My happy place? It’s in a textile salesroom, particularly amidst shimmery, slick chenilles. I could spend an unabashedly long time petting the silky nap of each and every color – because aubergine does feel different than cerulean. The colors are a feast for the eyes, and textures are tactile teasers! If you think you’ll play it safe by looking for a simple, neutral beige - forget it! Even beige has too many fab options. When there is a good sale, you’re in bigger trouble. You can’t go home empty-handed because “it’s such a great deal, I gotta have it!” You just never know when you are going to come across that perfect project for it.
Right now, I have quite an investment in fabrics of many different colors, patterns, and weaves. But the truth is, I really don’t care if the perfect project ever comes along for any of them, because I really love my bolts of fabric and would prefer to keep them forever. Uncut.
Is this normal?!
Well, surely it must be normal because my mother also has her own very fine collection of fabrics. Over our weekly lunch of soup and sandwich (before our upholstery work), I conducted an impromptu interview with her.
Me: So Mom, do you mind if I interview you?
Mom: What about?
Me: Your obsession with fabric.
Mom: I don’t have an obsession.
Me: Yes, you do. You have, like, at least a dozen bolts in my old bedroom closet and how much more stuffed in dressers and boxed up in storage? If that’s not an obsession, I don’t know what it is.
Mom: It’s a contest.
Me: A contest?
Mom: Yes. She who has the most fabrics when she dies, wins. It’s a fact.
Me: Is that so? Well, you are definitely in the running.
Mom: Of course. I plan to win. Just not anytime soon.
Me: Could you tell me about the first few fabrics you ever bought just because you had to have them?
Mom: All that I have, I had originally bought with a purpose in mind; for whatever reason, I changed my mind and would buy something slightly different. Mostly at that time, once you’ve purchased, you couldn’t return a cut piece. I don’t think anyone starts out wanting to have a fabric collection. They have a specific project in mind, and they either don’t get to it or change their minds. It’s really hard to resell a fabric and get back anything close to what you originally paid.
[True about a lot of things!]
Me: Didn’t you take samples home?
Mom: Oh, I did often. Let me tell you about Mim’s closet. [Interview hijacked.] Mim and Pip lived in a Victorian house. Its gable end faced the street, and it had a storage closet under the eaves. And every time my sisters and I went to visit them, we would wind up in the closet. Mim would say we’d be “phooeying,” or snooping around. There were so many things to see. She tucked all of it away in such a tidy manner. I remember a giant jar of white buttons she’d taken off old shirts before tossing the shirts. The same for zippers, lace, and fabrics – things she had salvaged off other pieces, had leftover from other projects, or had purchased. There was a woolen mill in their town of Granville. In the mid to late 40s, the mill sold items to the public, and Mim would buy things from there, too, and tuck them away – some still with their original sales tickets.
From her I got a lavender, floral cotton lingerie bag from the 1910s or 20s with lavender ribbon to tie it closed. She also gave me floral barkcloth piece (I think stored that in my steam trunk) and a green satin with a peacock design.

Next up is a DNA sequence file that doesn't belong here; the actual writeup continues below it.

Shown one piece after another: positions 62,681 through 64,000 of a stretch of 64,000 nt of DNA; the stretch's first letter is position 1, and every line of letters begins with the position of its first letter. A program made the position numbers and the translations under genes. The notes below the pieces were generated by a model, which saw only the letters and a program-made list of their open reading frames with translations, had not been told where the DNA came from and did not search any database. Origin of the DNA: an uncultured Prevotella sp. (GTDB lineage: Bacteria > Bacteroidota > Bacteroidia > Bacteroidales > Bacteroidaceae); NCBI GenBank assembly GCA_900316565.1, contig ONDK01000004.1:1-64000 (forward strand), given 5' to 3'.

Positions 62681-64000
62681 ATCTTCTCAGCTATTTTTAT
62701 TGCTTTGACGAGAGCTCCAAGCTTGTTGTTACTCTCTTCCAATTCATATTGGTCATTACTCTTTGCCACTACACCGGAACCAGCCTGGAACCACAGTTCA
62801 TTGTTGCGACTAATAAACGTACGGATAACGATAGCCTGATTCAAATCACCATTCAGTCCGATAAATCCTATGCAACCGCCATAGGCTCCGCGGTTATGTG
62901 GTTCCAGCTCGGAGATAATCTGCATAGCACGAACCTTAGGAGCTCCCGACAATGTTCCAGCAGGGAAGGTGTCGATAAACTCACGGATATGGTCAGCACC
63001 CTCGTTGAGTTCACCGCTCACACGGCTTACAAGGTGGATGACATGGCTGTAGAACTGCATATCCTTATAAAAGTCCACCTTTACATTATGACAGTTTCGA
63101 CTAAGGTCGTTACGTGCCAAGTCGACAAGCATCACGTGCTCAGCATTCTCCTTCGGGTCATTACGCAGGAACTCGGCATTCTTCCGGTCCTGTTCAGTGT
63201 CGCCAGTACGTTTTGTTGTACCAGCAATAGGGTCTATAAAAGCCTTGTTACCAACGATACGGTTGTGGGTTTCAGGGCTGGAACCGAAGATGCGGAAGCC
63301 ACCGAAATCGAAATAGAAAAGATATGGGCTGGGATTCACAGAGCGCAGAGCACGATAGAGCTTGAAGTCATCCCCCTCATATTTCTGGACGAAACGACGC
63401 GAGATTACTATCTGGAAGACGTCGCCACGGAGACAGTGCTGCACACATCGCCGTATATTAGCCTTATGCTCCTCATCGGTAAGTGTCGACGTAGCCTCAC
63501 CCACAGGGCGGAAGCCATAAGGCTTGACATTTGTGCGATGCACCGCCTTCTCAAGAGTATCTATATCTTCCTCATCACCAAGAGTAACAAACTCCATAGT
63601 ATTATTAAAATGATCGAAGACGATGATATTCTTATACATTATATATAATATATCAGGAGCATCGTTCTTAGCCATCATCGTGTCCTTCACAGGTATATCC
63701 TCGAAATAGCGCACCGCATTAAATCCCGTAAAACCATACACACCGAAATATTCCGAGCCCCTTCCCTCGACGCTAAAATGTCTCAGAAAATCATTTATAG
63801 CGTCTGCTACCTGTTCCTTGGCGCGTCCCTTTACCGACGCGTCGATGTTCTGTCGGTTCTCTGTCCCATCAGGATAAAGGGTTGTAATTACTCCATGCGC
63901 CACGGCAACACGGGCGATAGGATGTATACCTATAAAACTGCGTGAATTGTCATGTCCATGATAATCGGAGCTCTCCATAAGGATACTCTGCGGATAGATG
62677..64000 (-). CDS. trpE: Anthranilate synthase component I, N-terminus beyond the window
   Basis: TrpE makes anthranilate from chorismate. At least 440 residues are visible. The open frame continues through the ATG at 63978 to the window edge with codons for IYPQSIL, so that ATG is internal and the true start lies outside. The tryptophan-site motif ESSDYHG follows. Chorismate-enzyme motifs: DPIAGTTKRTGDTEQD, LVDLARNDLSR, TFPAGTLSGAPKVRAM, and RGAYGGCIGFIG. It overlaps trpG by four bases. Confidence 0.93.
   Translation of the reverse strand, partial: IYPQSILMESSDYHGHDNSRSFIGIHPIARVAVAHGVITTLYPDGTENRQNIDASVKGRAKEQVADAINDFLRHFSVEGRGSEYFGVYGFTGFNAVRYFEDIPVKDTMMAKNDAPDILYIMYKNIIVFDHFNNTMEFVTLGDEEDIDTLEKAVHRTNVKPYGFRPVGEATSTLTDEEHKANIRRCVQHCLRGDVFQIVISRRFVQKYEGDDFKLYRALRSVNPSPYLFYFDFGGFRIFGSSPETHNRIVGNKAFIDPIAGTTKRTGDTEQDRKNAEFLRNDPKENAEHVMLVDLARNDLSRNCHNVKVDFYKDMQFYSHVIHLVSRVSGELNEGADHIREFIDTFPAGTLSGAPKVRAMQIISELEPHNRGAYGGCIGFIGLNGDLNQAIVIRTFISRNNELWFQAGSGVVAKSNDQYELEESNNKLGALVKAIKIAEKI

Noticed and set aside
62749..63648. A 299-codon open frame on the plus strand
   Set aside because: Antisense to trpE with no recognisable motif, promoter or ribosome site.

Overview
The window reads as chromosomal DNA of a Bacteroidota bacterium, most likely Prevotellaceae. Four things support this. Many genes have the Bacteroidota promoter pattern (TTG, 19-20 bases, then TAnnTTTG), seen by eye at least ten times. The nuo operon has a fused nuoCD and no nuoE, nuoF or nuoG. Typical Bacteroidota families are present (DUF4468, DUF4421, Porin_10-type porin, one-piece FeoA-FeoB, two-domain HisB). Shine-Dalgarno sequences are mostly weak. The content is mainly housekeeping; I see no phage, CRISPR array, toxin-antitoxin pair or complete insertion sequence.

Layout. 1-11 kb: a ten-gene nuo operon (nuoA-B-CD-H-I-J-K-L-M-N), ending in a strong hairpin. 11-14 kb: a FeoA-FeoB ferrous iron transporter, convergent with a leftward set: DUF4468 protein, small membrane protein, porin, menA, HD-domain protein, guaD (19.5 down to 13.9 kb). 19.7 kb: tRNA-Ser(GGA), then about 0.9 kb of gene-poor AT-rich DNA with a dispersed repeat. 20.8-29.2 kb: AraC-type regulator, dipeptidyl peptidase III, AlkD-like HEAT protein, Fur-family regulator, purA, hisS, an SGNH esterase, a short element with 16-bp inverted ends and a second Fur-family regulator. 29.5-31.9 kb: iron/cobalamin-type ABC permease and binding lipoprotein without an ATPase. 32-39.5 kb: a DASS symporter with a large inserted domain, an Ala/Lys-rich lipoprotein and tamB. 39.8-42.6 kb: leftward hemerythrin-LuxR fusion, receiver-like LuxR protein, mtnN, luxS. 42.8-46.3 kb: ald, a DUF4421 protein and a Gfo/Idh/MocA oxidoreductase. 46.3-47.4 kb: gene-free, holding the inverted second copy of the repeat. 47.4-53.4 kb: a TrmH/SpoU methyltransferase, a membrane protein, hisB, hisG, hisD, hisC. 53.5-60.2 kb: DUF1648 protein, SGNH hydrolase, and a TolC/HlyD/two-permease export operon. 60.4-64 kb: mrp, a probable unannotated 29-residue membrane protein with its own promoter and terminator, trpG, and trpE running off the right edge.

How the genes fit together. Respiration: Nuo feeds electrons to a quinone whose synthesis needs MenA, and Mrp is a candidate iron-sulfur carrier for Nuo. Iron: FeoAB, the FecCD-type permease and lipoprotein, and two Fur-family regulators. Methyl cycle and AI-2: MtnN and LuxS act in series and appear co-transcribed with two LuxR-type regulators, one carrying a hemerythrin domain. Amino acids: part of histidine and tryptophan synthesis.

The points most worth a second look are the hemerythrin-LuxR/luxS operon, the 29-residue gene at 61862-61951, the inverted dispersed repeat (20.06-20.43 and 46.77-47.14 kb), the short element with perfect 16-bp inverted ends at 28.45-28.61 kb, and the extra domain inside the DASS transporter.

Me: [My feeble attempt to regain control of this interview.] Didn’t the “Silk Mill” in Orange also sell fabric?
(Fun fact: American Silk Mills in Orange, Virginia, was the nation’s largest manufacturer of silk for parachutes in World War II.)
Mom: They were only open for a short while after we moved to Orange. I bought a few things there, but they only had a small sales room of remnants. At that time, the only place to really shop for fabrics was Fabrics Unlimited, north of Charlottesville. In fact, that’s where I first heard: “She who has the most fabrics when she dies, wins.” Since I was a frequent customer, I became familiar with the sales clerks and we’d joke about my many visits.
Mom and I finished up our turkey, bacon, and avocado sandwiches (on toasted multi-grain) and went to work in the shop.
Mom also became a frequent customer of Joe and Maria Price’s place – the Fabric Emporium in Warrenton, Virginia. After 40 years of business, Joe and Maria permanently closed their shop doors, and it wasn’t without a bang! Starting with their retirement announcement in October, they began the process of clearing inventory of fabrics, décor, fixtures, and supplies with weekly deep discounting.
On the final day of business for the Fabric Emporium, even when Mom wasn’t feeling 100%, she was determined to go back for the last time. We journeyed to the shop and entered into the zoo. The shop was a flurry of five-dollar fabrics flying off the racks and store employees racing here and there. Ladies lined up at the cutting table, and the salespeople unrolled, cut, and rolled yardage as speedily as possible. In other parts of the store, decorators were consulting with their clients over the phone – blocking their stacks of fabric selections with their bodies and shooting piercing looks to any approaching forager.
My introverty self was getting a little overwhelmed by the commotion. With my own selection in hand, I made my way through the line. While other ladies were ordering dozens and dozens of yards, I was tickled with my modest selection of only a few yards. And Mom? She got a few more for herself, too. She's still winning.